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NOTE ON THE AUTHORSHIP OF THE MEMOIR - David Ricardo, The Works and Correspondence of David Ricardo, Vol. 10 Biographical Miscellany 
The Works and Correspondence of David Ricardo, ed. Piero Sraffa with the Collaboration of M.H. Dobb (Indianapolis: Liberty Fund, 2005). Vol. 10 Biographical Miscellany.
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First published by Cambridge University Press in 1951. Copyright 1951, 1952, 1955, 1973 by the Royal Economic Society. This edition of The Works and Correspondence of David Ricardo is published by Liberty Fund, Inc., under license from the Royal Economic Society.
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NOTE ON THE AUTHORSHIP OF THE MEMOIR
The Memoir of Ricardo was published unsigned in The Annual Biography and Obituary, for the year 1824.1 In the Preface the editor of the series states that three of the memoirs in the volume, including that of Ricardo, ‘are from much more able pens than his own’. McCulloch, who in the successive editions of his Life and Writings of Mr Ricardo quotes from the Memoir, says that it is ‘supposed to be written by one of his brothers.’ Various circumstances suggest that the brother in question was Moses Ricardo: he was of all the brothers the one most intimately connected with Ricardo; he was with him at the time of his death (a fact referred to in the Memoir itself)2 ; and he is known at a later date to have contemplated writing a full biography of Ricardo.3 Besides, there is a circumstance which definitely points to Moses Ricardo as the author. It has been noted in the introduction to the Bullion Essays4 that the Memoir contains a singular error about the date of Ricardo’s first contribution to the Morning Chronicle: it says that this was published on 6 September 1810,5 whereas the actual date was 29 August 1809. The source of this curious mistake is revealed by a document, which though written after Ricardo’s death has been found among Ricardo’s Papers. This is a packet containing cuttings from the Morning Chronicle of another set of three articles written subsequently by Ricardo, after the publication of the Bullion Report. The first of these is, in fact, dated 6 September 1810. The packet is addressed ‘M. Ricardo, Esqr.’ and on the wrapper there is this inscription:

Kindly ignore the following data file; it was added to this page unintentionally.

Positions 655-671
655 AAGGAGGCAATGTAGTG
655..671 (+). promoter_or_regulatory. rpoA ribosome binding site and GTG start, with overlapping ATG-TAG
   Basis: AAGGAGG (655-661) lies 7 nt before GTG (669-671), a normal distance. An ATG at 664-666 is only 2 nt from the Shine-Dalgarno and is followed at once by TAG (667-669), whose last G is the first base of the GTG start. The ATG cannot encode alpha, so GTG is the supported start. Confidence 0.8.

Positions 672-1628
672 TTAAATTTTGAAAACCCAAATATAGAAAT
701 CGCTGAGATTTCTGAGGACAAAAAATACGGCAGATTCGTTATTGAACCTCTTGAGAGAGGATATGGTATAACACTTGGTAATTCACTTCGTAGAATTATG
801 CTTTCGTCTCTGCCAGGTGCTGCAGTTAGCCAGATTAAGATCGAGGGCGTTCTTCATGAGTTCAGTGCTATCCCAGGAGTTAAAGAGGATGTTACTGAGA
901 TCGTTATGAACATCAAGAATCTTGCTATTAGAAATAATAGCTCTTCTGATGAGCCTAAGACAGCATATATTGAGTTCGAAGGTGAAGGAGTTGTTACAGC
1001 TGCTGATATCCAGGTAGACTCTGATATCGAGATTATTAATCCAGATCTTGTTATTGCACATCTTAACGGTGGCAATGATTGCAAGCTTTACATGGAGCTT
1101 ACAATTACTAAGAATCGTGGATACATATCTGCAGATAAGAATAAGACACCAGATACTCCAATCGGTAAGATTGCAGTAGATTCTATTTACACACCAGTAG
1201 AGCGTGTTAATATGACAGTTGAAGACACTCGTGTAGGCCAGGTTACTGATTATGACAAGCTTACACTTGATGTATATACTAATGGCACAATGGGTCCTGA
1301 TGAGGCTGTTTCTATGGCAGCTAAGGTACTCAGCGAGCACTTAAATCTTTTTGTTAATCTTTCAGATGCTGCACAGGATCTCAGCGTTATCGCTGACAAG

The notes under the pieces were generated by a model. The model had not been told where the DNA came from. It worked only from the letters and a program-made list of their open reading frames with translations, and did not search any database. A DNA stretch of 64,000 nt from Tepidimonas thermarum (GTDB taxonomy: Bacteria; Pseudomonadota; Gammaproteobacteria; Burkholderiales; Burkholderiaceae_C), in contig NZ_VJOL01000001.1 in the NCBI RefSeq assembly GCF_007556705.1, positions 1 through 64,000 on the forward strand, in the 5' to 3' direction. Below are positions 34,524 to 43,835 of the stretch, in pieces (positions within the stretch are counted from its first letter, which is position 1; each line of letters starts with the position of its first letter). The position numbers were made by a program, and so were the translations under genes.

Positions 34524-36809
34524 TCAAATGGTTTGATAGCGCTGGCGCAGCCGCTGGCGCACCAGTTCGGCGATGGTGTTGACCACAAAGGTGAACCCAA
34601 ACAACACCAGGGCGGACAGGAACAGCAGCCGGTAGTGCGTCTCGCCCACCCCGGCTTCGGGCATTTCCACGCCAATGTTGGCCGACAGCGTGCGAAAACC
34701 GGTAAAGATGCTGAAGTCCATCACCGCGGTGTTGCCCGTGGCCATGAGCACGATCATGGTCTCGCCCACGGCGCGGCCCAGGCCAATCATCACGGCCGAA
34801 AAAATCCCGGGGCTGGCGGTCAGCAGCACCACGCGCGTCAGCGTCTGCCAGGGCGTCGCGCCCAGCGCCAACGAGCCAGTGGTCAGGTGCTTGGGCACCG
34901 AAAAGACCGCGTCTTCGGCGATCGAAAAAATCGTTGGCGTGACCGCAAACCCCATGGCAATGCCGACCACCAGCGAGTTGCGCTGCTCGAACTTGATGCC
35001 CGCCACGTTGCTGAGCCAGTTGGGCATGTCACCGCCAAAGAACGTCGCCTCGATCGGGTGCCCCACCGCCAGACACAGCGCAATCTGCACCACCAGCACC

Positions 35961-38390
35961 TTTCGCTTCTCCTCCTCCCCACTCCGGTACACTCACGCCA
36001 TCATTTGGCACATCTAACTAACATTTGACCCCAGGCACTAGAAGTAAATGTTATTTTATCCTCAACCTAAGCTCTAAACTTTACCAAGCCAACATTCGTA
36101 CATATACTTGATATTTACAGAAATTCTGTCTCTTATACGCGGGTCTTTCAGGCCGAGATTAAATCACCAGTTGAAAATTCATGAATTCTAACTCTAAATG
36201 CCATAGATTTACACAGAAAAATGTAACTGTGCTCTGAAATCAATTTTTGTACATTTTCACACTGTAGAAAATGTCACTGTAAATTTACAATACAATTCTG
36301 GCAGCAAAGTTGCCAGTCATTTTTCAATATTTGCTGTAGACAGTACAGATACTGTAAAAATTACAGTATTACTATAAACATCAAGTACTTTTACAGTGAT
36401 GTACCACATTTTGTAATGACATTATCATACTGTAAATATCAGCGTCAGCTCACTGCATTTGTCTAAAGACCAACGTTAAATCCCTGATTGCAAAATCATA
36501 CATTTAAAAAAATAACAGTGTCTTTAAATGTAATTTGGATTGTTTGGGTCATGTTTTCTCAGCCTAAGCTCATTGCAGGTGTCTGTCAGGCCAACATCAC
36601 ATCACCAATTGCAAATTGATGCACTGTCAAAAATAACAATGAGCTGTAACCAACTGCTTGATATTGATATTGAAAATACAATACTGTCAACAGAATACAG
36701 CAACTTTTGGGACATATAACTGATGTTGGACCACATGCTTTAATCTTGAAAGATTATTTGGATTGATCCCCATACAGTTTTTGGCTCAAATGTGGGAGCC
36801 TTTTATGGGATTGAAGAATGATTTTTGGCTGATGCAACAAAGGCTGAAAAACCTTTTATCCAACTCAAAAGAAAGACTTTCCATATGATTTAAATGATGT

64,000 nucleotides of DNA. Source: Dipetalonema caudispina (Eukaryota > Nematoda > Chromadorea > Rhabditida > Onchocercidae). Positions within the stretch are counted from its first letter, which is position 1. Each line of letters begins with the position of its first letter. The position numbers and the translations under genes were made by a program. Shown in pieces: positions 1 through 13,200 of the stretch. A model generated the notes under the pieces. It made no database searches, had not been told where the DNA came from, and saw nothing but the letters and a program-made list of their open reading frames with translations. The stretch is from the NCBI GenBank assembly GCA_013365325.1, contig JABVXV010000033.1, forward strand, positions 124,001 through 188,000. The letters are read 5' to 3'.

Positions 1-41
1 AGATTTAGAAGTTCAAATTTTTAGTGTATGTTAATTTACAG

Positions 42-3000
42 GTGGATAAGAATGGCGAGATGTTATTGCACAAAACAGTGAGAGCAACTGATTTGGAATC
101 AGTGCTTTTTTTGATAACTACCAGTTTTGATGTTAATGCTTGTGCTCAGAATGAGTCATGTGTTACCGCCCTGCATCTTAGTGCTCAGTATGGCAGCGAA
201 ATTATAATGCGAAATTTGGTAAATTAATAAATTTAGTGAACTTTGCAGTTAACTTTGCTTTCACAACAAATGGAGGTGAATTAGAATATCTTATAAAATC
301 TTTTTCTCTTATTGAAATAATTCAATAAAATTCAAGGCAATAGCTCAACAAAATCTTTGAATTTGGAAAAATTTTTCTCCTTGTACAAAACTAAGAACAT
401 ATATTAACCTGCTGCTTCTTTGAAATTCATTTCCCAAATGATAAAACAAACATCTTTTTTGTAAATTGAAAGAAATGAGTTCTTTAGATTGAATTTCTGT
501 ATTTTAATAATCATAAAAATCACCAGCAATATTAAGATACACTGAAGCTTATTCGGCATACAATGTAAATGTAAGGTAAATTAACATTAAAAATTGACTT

‘These are papers written in the Chronicle after the Bullion report—but I have a perfect recollection that he wrote several before Mr Horner moved for a Committee, and I say, and think, that Mr H. was led by those papers to bring the subject before Parliament which I think will be seen by a reference to his speech, as he expresses great doubts on the subject therein. I collected those papers, but I suppose I destroyed them when his first pamphlet appeared which embodied all they contained—but they may easily be seen at the Institution, and I think the dates on them will prove they were written before Mr Horner’s motion for a Committee.’
Evidently Moses Ricardo when preparing the Memoir had sought the help of a friend about Ricardo’s early writings. He seems, however, to have neglected his advice to look up the newspaper files at ‘the Institution’ (namely, the London Institution, of which Moses was a member since its foundation in 1805),1 and to have made what he could of the cuttings that had been supplied to him—whence the error in the date.
The friend in question who had sent the packet was an old friend of David Ricardo, George (or Joshua) Basevi, sen., in whose handwriting the packet is addressed and the note on it inscribed.2
It may be added that, just as James Mill and Moses Ricardo were jointly concerned with the posthumous publication of the Plan for a National Bank,3 so no doubt they kept in touch while Moses was writing the Memoir; and Mill’s influence is noticeable in one or two places, particularly in the paragraph on the Principles.4
[1 ]Vol. viii, London, Longman, 1824, pp. 368–77. The description given above is on the title-page. Onp. 1, however, the caption-title is The Annual Biography and Obituary, of 1823. It contains, in fact, memoirs of persons who had died in 1822 and 1823.
[2 ]Above, p. 12.
[3 ]See below, p. 16.
[4 ]Above, III, 3, n.
[5 ]Above, p. 7.
[1 ]See the Plan and Bye-laws of the London Institution, mentioned below, p. 49, n. 1.
[2 ]As appears from a comparison of the handwriting on the packet with that of a letter from Basevi to his son and namesake the architect which is preserved in the Sir John Soane’s House and Museum in London.
[3 ]See above, IV, 273–4.
[4 ]Above, p. 10.